IBM announced Thursday that it will recall 553,000 ThinkPad AC power adapters after receiving reports that some units overheated, causing melted adapter housings and charred circuit boards.
The company also noted that the overheating could pose fire and electrical shock hazards.
The announcement was made in conjunction with the U.S. Consumer Product Safety Commission (CPSC), which cited six reports of incidents and some property damage, but no injuries.
Send It Back
The 56-watt adapters in question were shipped mostly with IBM ThinkPad i Series, ThinkPad 390, and 240 Series, as well as a limited number of ThinkPad s Series laptop computers.
Computers with the adapter were sold between January 1999 and August 2000, but because the adapters also were available as an accessory, it is possible that consumers might be using the product on other laptop models.
The adapters can be identified by the hollow three-pin male connector on the adapter brick that accepts the three-pin female AC cord, and the part number, 02K6549, located on the label on one side of the adapter brick.
The CPSC advised consumers to unplug the recalled adapters from the wall outlet immediately and contact IBM for a free replacement unit.
IBM has set up a special site, adapterprogram.com, so consumers can arrange for a replacement.
The IBM adapters were produced by Taiwan electronics components maker Delta Electronics. The company is expected to replace about 50,000 adapters out of the 553,000 recalled by IBM.
Delta spokesperson Jesse Chou predicted that only around 10 percent of the owners of the laptops will ask for a replacement because the laptops were sold several years ago.
Because of the recall news, shares in Delta dropped 3.2 percent, but Chou noted that the company did not expect to lose much more ground than that. The company expects that the cost of the recall for Delta will be less than US$1.5 million.
Calling the Recall
The power unit recall is not the first experienced by IBM. The company did a major recall in March 2003 when it had to call back 63,000 computer monitor made by Lite On and sold by IBM. The G-51 and G51T monitors experienced overheating, which created a fire hazard.
Later that year, the company had to expand its recall to monitors that were manufactured through September 1998. Recalls in general are not exactly rare in the technology industry. In August, Apple was told about four complaints sent to the CPSC regarding overheating batteries in certain 15-inch PowerBook G4 models.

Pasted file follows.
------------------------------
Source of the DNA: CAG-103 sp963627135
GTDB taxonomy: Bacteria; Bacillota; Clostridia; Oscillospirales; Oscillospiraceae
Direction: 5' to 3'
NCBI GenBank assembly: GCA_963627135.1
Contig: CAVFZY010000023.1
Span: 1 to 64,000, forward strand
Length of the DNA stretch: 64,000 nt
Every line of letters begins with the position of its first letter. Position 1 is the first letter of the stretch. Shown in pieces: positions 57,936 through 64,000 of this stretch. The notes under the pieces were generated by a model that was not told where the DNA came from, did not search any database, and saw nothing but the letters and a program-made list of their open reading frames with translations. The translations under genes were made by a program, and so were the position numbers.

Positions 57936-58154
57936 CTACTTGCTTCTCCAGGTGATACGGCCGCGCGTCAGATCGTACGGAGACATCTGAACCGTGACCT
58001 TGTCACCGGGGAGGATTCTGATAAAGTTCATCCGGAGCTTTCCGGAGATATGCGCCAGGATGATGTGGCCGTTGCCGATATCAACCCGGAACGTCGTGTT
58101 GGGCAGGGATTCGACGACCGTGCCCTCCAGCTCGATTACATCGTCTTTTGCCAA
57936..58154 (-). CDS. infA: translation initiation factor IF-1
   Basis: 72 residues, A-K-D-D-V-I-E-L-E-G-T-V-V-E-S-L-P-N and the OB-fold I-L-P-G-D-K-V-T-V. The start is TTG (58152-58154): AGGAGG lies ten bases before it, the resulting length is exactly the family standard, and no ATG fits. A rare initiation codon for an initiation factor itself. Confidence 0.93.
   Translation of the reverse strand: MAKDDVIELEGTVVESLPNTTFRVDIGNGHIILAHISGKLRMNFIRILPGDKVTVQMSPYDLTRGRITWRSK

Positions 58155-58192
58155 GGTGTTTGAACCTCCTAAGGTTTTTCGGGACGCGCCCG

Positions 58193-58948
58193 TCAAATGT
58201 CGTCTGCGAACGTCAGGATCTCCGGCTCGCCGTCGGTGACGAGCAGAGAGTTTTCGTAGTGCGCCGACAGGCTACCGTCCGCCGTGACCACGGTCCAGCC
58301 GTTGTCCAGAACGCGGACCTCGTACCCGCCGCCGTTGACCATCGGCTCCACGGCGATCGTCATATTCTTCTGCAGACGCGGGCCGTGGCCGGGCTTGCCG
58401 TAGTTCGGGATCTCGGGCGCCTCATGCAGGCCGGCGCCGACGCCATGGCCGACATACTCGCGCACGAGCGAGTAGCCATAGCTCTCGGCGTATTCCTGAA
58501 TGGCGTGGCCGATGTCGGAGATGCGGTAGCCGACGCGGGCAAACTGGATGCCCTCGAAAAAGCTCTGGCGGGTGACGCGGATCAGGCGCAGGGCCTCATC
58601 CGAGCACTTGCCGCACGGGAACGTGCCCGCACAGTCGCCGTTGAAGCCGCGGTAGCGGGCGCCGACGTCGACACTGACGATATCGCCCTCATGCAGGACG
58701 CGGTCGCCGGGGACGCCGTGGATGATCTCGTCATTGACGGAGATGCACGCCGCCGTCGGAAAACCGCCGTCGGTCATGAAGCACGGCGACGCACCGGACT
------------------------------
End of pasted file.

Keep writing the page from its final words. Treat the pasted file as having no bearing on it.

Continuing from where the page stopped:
Dell had an adapter recall just before Apple’s announcement. The company warned consumers that about 38,000 power adapters that were shipped between December 2003 and May 2004 could cause electric shocks.
At times, design is a culprit as well. In June, Hewlett Packard had to replace memory in over a dozen series of its notebook PCs, which affected almost a million users. The company claimed the memory failure was the result of an industry-wide design flaw.
No Rest for the Overheated
As technology advances, it is likely that other such recalls will crop up. A major reason, said META Group analyst Rob Schafer, is the overheating issue.
“Technology continues to get more dense and compact, which is great, because it means portability and flexibility,” he told TechNewsWorld. But, he added, shrinking technology causes processing power to get squeezed into a small space, and that causes overheating danger.
“Technology developers are facing some significant issues surrounding design, and it’ll continue to be a challenge for at least the next decade,” Schafer noted.
Despite the rash of recalls this last summer, there does seem to be much fear in the industry that consumer confidence in technology will waver. Gary Shapiro, president and CEO of the Consumer Electronics Association, told TechNewsWorld that demand for technology has never been stronger. Recalls of small items like adapters are not likely to reverse that.
“We’re seeing a great deal of excitement about technology,” said Shapiro. “In my opinion, that’s due to just get stronger.”